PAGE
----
“Three things tell a man: his eyes, his friends and his favorite quotes.”
Daniel Webster (American Statesman)
Date of Birth:
January 18, 1782
Date of Death:
October 24, 1852
Daniel Webster , was a leading American statesman during the nation's Antebellum Period. He first rose to regional prominence through his defense of New England shipping interests. His increasingly nationalistic views and the effectiveness with which he articulated them led Webster to become one of the most famous orators and influential Whig leaders of the Second Party System.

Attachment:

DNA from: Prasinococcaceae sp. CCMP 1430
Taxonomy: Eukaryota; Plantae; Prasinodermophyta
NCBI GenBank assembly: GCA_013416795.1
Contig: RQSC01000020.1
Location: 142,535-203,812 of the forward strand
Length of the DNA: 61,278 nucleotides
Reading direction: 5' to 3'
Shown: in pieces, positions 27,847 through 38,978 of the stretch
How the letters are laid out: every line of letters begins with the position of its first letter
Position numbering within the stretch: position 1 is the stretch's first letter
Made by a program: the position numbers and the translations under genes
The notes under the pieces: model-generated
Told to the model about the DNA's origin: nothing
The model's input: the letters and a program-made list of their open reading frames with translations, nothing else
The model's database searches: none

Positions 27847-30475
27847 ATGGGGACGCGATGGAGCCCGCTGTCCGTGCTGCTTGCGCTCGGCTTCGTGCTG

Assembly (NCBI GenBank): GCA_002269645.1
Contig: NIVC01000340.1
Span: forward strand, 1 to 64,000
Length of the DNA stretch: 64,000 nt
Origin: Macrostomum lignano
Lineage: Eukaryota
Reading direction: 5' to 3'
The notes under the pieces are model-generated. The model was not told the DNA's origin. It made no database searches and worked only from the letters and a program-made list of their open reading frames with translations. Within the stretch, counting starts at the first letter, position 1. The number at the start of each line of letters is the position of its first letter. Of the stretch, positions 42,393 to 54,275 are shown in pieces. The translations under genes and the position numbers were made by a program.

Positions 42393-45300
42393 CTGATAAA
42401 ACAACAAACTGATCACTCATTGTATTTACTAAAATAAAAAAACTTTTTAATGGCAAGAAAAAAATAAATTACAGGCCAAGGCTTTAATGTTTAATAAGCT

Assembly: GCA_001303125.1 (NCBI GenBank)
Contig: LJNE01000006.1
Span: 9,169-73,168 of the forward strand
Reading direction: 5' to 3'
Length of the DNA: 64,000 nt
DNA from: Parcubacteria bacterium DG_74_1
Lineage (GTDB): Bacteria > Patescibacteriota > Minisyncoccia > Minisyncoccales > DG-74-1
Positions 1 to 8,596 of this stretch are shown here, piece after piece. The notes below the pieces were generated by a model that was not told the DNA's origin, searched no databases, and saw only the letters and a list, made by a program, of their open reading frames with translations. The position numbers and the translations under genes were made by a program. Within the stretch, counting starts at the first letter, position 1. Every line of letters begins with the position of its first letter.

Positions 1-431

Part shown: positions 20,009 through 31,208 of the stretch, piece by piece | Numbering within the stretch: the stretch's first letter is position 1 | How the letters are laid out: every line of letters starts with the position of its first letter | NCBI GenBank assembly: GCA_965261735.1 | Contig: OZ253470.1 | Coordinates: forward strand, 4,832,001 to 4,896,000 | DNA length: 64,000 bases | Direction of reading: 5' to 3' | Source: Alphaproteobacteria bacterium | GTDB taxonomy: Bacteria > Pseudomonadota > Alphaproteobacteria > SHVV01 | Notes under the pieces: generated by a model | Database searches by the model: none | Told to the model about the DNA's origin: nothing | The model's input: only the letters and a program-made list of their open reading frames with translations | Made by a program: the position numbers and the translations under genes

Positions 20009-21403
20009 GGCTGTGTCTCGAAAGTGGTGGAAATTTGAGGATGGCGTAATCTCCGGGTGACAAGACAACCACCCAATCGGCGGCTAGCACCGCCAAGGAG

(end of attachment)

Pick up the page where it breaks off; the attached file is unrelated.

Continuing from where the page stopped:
Daniel Webster was an attorney, and served as legal counsel in several cases that established important constitutional precedents that bolstered the authority of the Federal government. As Secretary of State, he negotiated the Webster-Ashburton Treaty that established the definitive eastern border between the United States and Canada. Primarily recognized for his Senate tenure, Webster was a key figure in the institution's "Golden days". So well-known was his skill as a Senator throughout this period that Webster became a third and northern counterpart of what was and still is known today as the "Great Triumvirate," with his colleagues Henry Clay from the west and John C. Calhoun from the south. His "Reply to Hayne" in 1830 was generally regarded as "the most eloquent speech ever delivered in Congress."